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Making Leadership Actionable: What We Are Learning and How We Can Use It
By Russ Volckmann, Ph.D. ____________________________________________________________

____________ Academic Citation: Russ Volckmann, “Making Leadership Actionable: What We Are Learning and How We Can Use It,” Kravis Leadership Institute, Leadership Review, Vol. 6, Summer 2006, pp. 92-103. About the Author: RussVolkmann, Ph.D., was an organization development consultant for over 20 years and has been focused on executive coaching and leadership development since 1997. He is a leader in the development of an innovative Integral Executive Leadership Program for coaching executive teams, as well as individual executives. E-mail: russ@leadcoach.com Key words: Leader, leadership development, advice, learning,emergence, coaching, scenarios, context. Abstract
Much of the popular and academic literature on leadership has led to advice about what is required for effective leadership. This advice is usually flawed in that it does not provide guidance for how to learn to effectively apply the advice or because the advice is based on the practices of an individual in a specific context, a context that may or maynot apply to the learner’s situation. An approach to leadership development based on seeing leadership as an emergent phenomenon, rather than just something that an individual does, is suggested.

INTRODUCTION When we scan the literature on leadership, we find many books and articles representing the principles and practices of the individual leader. Much of this work, despite the level ofresearch or experience that underlies it, amounts to prescriptions—a list of “shoulds” advising how to be a successful and effective leader. There is nothing inherently wrong with such prescriptions. Indeed, it is valuable to have the products of consultant and academic research. It is valuable to know about the lessons of leadership gleaned from leaders like Jack Welch (2001) or from the observationsof consultants. And it is valuable to consider models of leadership offered by people like Jim Collins (2001) and his notion of level 5 leadership. It is important to consider the approach of Goleman, et al (2002) with its focus on emotional intelligence and leadership. Chris Argyris (2000) has, however, challenged all of us to rethink our work on leadership and other management and business topicsfrom the point of view of whether the advice or models are truly actionable. Argyris does not debate that much of the advice offered in most of the publications on leadership is thoughtful, has good intentions and can even be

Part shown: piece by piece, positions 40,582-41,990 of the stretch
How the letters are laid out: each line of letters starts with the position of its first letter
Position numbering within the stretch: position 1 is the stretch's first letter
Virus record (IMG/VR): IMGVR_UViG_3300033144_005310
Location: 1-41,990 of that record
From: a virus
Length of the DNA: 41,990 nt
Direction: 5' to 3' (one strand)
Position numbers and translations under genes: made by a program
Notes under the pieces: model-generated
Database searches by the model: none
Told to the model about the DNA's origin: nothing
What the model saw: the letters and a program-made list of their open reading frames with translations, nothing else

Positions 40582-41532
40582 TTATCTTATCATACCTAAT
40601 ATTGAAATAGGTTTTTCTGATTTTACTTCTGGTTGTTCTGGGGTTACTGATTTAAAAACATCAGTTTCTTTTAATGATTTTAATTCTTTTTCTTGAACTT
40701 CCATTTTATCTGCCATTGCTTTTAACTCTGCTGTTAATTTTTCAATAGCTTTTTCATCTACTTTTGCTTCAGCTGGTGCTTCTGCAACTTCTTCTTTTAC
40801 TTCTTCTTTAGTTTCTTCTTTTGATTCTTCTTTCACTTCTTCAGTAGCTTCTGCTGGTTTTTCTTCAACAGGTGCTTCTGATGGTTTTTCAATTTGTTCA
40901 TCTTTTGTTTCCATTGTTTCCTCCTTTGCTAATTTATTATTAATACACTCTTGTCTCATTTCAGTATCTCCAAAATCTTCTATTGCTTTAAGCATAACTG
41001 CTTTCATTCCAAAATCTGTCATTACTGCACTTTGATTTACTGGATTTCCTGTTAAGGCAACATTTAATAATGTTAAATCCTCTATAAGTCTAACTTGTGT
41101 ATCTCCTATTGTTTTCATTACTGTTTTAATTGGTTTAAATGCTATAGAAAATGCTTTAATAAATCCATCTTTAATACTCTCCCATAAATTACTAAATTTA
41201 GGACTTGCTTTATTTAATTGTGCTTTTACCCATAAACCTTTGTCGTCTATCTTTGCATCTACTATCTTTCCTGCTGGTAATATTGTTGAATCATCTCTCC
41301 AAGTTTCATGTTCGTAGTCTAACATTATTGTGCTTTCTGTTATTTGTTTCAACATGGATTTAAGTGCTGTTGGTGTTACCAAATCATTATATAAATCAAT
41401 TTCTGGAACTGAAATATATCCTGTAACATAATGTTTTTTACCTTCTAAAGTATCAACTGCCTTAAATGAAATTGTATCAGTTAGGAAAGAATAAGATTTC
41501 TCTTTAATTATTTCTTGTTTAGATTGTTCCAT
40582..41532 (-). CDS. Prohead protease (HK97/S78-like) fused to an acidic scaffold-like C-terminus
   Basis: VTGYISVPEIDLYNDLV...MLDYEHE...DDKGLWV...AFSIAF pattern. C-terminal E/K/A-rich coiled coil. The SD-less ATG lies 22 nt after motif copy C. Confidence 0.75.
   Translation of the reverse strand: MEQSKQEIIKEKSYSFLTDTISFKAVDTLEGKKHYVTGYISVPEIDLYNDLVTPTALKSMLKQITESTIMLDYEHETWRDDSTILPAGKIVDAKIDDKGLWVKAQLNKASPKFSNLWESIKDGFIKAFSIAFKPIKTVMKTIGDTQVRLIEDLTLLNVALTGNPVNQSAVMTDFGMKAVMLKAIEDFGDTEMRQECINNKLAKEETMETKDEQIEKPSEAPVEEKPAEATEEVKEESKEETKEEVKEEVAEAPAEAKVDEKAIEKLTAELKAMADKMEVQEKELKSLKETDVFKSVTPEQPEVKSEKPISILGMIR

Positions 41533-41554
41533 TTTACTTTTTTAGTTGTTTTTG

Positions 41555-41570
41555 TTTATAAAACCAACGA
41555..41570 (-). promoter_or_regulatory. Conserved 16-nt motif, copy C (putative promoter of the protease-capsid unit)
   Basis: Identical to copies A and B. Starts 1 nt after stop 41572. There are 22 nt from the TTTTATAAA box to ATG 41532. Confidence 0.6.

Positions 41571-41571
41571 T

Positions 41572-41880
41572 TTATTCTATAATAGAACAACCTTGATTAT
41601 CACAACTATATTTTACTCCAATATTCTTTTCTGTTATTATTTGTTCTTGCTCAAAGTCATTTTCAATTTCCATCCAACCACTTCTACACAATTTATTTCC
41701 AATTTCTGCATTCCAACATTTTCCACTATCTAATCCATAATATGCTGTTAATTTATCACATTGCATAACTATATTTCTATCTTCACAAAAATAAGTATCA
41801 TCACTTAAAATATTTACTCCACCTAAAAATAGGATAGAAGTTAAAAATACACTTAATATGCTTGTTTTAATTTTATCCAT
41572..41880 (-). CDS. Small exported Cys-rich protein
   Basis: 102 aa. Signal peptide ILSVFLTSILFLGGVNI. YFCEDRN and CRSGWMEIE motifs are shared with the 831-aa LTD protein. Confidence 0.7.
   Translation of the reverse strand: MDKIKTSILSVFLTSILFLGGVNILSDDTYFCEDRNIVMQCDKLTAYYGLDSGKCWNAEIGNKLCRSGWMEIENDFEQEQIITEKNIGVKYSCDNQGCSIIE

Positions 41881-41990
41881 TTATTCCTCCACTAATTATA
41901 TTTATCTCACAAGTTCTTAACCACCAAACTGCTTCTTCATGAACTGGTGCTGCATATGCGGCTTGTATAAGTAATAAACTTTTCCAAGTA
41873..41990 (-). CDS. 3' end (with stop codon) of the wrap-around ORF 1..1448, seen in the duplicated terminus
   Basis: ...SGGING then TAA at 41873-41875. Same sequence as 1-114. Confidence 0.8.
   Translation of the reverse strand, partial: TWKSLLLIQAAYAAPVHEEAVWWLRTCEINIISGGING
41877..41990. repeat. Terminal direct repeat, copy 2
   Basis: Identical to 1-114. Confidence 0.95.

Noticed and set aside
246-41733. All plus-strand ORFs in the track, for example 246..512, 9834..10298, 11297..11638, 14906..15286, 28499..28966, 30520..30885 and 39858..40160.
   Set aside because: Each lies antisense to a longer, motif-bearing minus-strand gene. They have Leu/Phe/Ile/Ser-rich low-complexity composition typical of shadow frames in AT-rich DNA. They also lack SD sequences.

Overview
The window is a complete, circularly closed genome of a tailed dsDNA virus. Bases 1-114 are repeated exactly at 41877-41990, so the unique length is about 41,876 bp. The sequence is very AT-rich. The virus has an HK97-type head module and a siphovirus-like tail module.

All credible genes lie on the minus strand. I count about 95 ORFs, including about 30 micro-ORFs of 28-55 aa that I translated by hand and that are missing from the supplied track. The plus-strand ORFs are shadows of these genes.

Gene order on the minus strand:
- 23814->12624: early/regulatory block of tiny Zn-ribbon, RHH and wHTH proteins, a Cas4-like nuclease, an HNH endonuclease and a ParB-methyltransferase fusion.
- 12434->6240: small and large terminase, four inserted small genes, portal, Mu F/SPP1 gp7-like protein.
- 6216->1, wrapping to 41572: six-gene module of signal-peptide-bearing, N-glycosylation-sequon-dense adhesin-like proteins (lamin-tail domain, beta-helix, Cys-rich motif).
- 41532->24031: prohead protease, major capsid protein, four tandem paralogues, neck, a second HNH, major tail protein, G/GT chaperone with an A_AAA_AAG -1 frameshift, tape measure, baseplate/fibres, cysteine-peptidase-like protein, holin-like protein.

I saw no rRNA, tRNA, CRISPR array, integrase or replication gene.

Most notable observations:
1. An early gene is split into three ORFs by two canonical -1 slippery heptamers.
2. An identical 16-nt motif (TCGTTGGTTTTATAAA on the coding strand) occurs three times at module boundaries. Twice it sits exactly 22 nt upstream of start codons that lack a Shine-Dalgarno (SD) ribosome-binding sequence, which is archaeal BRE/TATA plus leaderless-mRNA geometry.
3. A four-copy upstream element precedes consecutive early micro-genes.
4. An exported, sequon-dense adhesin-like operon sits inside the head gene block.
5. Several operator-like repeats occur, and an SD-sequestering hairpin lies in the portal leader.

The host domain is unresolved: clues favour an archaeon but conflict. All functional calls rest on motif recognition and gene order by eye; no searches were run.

Leadership Review, Kravis Leadership Institute, Claremont McKenna College, Vol. 6, Summer 2006


enlightening. Instead, he questions the efficacy of such advice inguiding effective leadership behavior. Argyris (2000, pp.7-8) offers three tests for the validity of advice. Valid advice “leads to the consequences that it predicts will occur, 2) its effectiveness persists so long as no unforeseen conditions interfere, and 3) it can be implemented and tested in the world of everyday practice.” He goes on to state: “There are four tests for the actionability ofadvice. It specifies the detailed, concrete behaviors required to achieve the intended consequences; it must be crafted in the form of designs [for action —rv] that contain causal statements; people must have, or be able to be taught the concepts and skills required to implement those causal statements; and the context in which it is to be implemented does not prevent its implementation.”Therefore, when we are considering how useful our work on leadership theory and development is, these questions must be addressed: • Do the behaviors that we are advocating lead directly and unequivocally to the results we intend? • Are we clear about causal relationships between actions and results? • Can people learn to recognize and respond to situations to use the recommended skills and concepts? •...